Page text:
When to check with your doctor
Although moderate physical activity, such as brisk walking, is safe for most people, health experts suggest that you talk to your doctor before you start an exercise program if any of the following apply:
- You have heart disease.
- You have asthma or lung disease.
- You have diabetes, or liver or kidney disease.
- You have arthritis.
You should also check with your doctor if you have symptoms suggestive of heart, lung or other serious disease, such as:
Pain or discomfort in your chest, neck, jaw or arms during physical activity
Dizziness or loss of consciousness
Shortness of breath with mild exertion or at rest, or when lying down or going to bed
Ankle swelling, especially at night
A heart murmur or a rapid or pronounced heartbeat
Muscle pain when walking upstairs or up a hill that goes away when you rest
Finally, the American College of Sports Medicine recommends that you see your doctor before engaging in vigorous exercise if two or more of the following apply:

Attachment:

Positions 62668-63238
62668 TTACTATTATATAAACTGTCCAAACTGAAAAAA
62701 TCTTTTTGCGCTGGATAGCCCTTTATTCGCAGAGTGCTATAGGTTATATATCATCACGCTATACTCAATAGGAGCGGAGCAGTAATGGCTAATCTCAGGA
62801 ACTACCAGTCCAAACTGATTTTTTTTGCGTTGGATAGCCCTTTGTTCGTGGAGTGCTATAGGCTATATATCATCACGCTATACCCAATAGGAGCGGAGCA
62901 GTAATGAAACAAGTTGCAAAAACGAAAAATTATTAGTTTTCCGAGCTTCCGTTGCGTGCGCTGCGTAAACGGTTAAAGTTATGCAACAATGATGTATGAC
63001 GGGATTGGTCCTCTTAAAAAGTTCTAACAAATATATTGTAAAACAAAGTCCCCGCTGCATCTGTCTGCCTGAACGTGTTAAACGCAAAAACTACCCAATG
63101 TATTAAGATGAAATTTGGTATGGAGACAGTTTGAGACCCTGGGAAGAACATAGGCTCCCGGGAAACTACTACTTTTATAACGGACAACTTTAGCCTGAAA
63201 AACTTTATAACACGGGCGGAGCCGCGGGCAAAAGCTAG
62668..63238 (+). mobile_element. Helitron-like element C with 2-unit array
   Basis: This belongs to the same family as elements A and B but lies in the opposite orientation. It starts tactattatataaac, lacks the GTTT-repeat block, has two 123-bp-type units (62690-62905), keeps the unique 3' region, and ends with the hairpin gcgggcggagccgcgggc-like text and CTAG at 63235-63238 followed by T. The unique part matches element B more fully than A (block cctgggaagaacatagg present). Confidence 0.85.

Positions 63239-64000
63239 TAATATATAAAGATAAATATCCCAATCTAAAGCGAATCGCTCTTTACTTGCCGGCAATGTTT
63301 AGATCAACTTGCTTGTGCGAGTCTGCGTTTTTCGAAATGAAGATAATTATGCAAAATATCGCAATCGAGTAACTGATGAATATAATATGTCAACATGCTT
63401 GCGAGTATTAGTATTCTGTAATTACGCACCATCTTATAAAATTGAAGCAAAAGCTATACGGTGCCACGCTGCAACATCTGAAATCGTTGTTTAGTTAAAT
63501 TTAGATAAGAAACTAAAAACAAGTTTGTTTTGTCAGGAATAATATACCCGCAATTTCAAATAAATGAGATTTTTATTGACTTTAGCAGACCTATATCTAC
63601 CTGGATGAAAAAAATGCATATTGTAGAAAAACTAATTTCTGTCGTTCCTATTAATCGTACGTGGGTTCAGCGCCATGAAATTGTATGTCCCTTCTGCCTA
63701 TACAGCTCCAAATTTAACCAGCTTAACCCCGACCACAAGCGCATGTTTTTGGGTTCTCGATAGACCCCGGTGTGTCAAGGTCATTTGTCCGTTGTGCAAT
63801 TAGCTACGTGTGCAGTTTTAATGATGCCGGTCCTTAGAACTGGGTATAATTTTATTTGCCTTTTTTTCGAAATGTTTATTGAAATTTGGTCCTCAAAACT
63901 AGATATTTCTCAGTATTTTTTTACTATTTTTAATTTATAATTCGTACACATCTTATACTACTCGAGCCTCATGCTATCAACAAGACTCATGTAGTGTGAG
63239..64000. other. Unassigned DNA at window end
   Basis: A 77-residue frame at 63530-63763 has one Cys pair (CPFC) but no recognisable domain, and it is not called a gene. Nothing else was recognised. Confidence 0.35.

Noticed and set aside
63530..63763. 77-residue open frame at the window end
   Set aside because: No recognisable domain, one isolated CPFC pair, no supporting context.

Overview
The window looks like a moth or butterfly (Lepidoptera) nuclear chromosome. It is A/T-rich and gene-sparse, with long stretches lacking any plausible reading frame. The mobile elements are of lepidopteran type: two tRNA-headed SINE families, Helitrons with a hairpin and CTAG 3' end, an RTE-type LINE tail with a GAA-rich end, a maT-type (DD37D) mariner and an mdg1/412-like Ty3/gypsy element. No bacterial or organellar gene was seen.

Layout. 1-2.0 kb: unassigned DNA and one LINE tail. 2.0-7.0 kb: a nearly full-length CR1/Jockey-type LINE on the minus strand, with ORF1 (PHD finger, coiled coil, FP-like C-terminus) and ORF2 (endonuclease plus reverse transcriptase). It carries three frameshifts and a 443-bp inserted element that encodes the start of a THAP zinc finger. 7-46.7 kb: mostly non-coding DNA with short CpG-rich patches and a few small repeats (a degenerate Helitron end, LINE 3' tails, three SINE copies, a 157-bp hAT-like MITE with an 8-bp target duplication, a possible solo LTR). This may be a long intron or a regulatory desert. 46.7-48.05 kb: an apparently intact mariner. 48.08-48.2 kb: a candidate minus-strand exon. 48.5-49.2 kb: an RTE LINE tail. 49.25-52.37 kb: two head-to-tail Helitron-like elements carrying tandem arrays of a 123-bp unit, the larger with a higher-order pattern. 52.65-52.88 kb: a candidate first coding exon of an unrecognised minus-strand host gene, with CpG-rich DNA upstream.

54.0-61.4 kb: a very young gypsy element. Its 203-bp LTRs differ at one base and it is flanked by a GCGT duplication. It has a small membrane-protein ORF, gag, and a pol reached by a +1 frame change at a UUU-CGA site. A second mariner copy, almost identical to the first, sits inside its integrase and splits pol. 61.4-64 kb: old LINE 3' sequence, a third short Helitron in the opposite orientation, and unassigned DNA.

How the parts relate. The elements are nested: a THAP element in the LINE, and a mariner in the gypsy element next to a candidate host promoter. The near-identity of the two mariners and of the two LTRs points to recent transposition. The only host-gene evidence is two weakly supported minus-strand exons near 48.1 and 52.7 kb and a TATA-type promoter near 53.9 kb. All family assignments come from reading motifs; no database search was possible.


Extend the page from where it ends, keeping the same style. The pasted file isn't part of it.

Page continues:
You’re a man older than age 45 or a woman older than age 55.
You have a family history of heart disease before age 55.
You smoke or you quit smoking in the past six months.
You haven’t exercised for three months or more.
You’re overweight or obese.
You have high blood pressure or high cholesterol.
You have impaired glucose tolerance, also called prediabetes.
When in doubt, check it out
If you’re unsure of your health status, have multiple health problems or are pregnant, speak with your doctor before starting a new exercise program. Working with your doctor ahead of time is a good way to plan an exercise program that’s right for you. Consider it the first step on your path to physical fitness